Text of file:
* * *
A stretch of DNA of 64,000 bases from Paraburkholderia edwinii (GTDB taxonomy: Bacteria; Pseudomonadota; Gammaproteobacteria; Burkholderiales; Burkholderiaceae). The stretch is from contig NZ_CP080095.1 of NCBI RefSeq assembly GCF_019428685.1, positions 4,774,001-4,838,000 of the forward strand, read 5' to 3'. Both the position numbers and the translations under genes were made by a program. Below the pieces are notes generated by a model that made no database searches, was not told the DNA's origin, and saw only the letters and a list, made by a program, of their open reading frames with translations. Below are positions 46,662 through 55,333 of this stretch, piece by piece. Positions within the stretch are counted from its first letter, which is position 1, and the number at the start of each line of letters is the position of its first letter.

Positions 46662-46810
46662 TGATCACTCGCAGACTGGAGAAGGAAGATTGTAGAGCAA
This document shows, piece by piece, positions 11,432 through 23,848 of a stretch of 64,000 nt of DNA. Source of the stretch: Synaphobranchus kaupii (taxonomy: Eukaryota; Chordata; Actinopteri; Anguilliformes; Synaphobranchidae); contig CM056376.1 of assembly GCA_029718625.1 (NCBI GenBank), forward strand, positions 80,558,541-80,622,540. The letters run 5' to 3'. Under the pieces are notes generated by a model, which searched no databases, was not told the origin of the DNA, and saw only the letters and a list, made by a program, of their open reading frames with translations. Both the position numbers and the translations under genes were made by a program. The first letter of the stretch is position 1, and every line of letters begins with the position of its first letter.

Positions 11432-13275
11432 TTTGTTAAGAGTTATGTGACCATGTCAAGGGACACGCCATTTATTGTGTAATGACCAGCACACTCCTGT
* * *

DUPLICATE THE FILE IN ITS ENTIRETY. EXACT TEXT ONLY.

A stretch of DNA of 64,000 bases from Paraburkholderia edwinii (GTDB taxonomy: Bacteria; Pseudomonadota; Gammaproteobacteria; Burkholderiales; Burkholderiaceae). The stretch is from contig NZ_CP080095.1 of NCBI RefSeq assembly GCF_019428685.1, positions 4,774,001-4,838,000 of the forward strand, read 5' to 3'. Both the position numbers and the translations under genes were made by a program. Below the pieces are notes generated by a model that made no database searches, was not told the DNA's origin, and saw only the letters and a list, made by a program, of their open reading frames with translations. Below are positions 46,662 through 55,333 of this stretch, piece by piece. Positions within the stretch are counted from its first letter, which is position 1, and the number at the start of each line of letters is the position of its first letter.

Positions 46662-46810
46662 TGATCACTCGCAGACTGGAGAAGGAAGATTGTAGAGCAA
This document shows, piece by piece, positions 11,432 through 23,848 of a stretch of 64,000 nt of DNA. Source of the stretch: Synaphobranchus kaupii (taxonomy: Eukaryota; Chordata; Actinopteri; Anguilliformes; Synaphobranchidae); contig CM056376.1 of assembly GCA_029718625.1 (NCBI GenBank), forward strand, positions 80,558,541-80,622,540. The letters run 5' to 3'. Under the pieces are notes generated by a model, which searched no databases, was not told the origin of the DNA, and saw only the letters and a list, made by a program, of their open reading frames with translations. Both the position numbers and the translations under genes were made by a program. The first letter of the stretch is position 1, and every line of letters begins with the position of its first letter.

Positions 11432-13275
11432 TTTGTTAAGAGTTATGTGACCATGTCAAGGGACACGCCATTTATTGTGTAATGACCAGCACACTCCTGT